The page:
Of course whenever listening through an entire cycle like this, it may gradually dawn on you like for me just how significant this slice of pianism was for then and so too for now. It is a vast treasure that may at first seem a fairly simple matter. But no, as you listen the simplicity semblance of a first blush grows deeper and you hear the depth in the rugged energy and articulate brilliance of the whole. And as you live with the chronology you begin to sense how early on Mozart's initial and life-long devotion to the piano keyboard allows him from the beginning to explore the wide band of possibilities inherent in the whole, how his inventive genius systematically develops the first real piano sound, of a consistently sympathetic reading of what the piano can do in Mozart's head and of course what he actually does at every step. This was music he thought people might like and he of course was so right!

And it is our reaction in part of course thanks very much to pianist Yeol Eum Son that we hear it all the way we do. She is ever a bundle of bright energy, of a subtle range of touch that brings all of it to life with poetic and eminently musical sureness that gives it all wonderous results, happily. She is in no hurry to impress but instead wisely lets the music unfold the way the composer intended, gradually maturing and becoming ever more brilliant. It is the music on a plane it deserves and demands to be on. Ms. Yeol Eum Son triumphs and we are all the better for it I think. Check this one out, do.

Listen to a stream if it. Please paste link in browser window:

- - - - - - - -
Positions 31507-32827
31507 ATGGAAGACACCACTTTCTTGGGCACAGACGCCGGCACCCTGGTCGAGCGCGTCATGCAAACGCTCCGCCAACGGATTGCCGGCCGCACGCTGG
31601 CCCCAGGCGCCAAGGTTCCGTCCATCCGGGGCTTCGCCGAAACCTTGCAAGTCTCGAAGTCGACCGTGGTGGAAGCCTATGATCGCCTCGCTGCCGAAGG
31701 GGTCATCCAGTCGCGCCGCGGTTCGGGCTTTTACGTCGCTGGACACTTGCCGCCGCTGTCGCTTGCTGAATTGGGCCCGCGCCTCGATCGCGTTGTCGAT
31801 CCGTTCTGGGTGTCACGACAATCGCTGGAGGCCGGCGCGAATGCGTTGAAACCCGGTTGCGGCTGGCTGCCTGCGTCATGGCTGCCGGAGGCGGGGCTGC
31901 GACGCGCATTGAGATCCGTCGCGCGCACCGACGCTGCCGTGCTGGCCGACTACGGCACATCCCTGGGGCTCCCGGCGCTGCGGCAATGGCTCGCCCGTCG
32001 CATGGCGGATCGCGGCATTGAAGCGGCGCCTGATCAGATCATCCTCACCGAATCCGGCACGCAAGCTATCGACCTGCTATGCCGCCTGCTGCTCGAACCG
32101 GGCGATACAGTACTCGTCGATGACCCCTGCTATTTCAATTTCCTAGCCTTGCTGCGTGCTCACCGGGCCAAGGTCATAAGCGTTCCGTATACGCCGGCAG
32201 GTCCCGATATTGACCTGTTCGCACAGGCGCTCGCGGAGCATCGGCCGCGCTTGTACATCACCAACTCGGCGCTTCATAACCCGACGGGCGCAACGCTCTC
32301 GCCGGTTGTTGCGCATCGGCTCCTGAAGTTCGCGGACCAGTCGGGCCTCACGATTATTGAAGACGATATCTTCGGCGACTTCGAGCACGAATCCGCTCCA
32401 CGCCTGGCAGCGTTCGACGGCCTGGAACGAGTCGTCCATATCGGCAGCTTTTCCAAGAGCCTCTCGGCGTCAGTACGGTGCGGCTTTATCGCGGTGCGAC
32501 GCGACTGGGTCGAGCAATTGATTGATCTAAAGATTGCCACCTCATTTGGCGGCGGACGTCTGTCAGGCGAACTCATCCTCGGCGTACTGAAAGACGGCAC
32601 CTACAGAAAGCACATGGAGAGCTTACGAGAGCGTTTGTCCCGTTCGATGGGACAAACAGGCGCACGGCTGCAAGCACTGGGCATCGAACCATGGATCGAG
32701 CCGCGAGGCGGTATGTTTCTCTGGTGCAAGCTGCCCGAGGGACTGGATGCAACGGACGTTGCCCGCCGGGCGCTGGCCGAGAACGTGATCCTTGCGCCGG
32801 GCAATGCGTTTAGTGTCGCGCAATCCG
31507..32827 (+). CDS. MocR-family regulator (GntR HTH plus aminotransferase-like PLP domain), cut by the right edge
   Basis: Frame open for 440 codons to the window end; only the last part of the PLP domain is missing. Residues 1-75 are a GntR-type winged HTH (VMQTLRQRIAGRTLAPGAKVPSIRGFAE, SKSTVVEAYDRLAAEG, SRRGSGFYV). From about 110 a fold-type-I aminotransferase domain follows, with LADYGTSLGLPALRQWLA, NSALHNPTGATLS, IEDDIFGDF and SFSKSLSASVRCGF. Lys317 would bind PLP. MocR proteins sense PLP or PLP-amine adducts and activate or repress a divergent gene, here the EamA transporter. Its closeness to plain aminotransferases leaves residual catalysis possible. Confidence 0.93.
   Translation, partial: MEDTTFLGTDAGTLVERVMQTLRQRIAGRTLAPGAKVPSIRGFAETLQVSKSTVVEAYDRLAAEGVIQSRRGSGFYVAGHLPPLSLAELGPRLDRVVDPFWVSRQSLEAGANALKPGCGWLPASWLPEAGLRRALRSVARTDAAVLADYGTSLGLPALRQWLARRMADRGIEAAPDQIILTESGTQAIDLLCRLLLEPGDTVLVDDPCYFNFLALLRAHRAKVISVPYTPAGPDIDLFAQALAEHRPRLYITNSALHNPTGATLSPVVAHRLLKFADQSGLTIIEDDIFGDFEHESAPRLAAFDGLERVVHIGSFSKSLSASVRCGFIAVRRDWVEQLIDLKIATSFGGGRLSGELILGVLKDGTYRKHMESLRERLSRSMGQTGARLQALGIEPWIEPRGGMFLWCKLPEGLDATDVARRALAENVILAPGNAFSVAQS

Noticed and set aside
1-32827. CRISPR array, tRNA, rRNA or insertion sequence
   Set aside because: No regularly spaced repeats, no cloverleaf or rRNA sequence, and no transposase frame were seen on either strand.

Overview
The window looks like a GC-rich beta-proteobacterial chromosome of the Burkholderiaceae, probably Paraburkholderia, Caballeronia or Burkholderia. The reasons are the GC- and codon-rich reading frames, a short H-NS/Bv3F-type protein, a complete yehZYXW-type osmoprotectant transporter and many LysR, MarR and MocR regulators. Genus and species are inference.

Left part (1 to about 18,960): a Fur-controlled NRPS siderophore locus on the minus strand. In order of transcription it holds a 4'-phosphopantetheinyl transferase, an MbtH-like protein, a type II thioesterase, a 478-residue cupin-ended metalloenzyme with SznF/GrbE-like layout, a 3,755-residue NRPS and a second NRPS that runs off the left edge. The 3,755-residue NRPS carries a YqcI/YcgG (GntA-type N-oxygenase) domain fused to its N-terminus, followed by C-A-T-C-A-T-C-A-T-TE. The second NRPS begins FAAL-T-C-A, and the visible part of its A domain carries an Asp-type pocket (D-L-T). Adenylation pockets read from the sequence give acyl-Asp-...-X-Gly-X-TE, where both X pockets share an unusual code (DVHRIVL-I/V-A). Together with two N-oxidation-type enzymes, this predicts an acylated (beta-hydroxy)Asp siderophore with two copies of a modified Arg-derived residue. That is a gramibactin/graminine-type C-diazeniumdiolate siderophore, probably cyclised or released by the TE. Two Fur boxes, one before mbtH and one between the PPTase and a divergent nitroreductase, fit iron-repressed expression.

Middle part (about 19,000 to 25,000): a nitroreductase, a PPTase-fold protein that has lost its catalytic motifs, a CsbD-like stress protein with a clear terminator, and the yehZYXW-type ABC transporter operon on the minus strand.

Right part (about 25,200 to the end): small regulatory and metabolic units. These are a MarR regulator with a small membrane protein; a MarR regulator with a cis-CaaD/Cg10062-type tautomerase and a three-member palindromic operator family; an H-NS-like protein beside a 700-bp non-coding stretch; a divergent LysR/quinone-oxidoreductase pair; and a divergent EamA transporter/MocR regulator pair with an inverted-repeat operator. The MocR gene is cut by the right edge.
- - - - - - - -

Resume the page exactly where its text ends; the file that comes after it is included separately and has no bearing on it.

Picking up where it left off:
Wednesday, May 17, 2023

William Bland, Sonata No. 9 "Spring," Nouveau Rag, Sonata No. 10, Kevin Gorman

William Bland, a New Music composer, walks among us (b 1947) and a recent album of his piano compositions gives us reasons to be happy about that. On this compilation, a second volume of the series, Kevin Gorman poetically performs the Sonata No. 9 "Spring," the Nouveau Rag and the Sonata No. 10 (Bridge CD 9580).

The music is substantial, lyrical and worth hearing. It has perhaps a residue of a Schumann, the further evolved expression of post-Lisztian voice, and perhaps, the ring of cascading Scriabin, only most times more thoroughly post-Romantic, a sometimes attractively strong shading of old Jazz and Ragtime especially in the Rag piece here, and a harmonic scaffolding that sometimes identifies it as very current I suppose you could say. As you listen repeatedly it all comes out as memorable and well invented, compositions with a full exposition of talented inventive pianisms and melodic-harmonic contentfulness. The final 10th Sonata gives us an especially exciting virtuosity that brims over with expression and sincerity. Give this your ears and see what you think.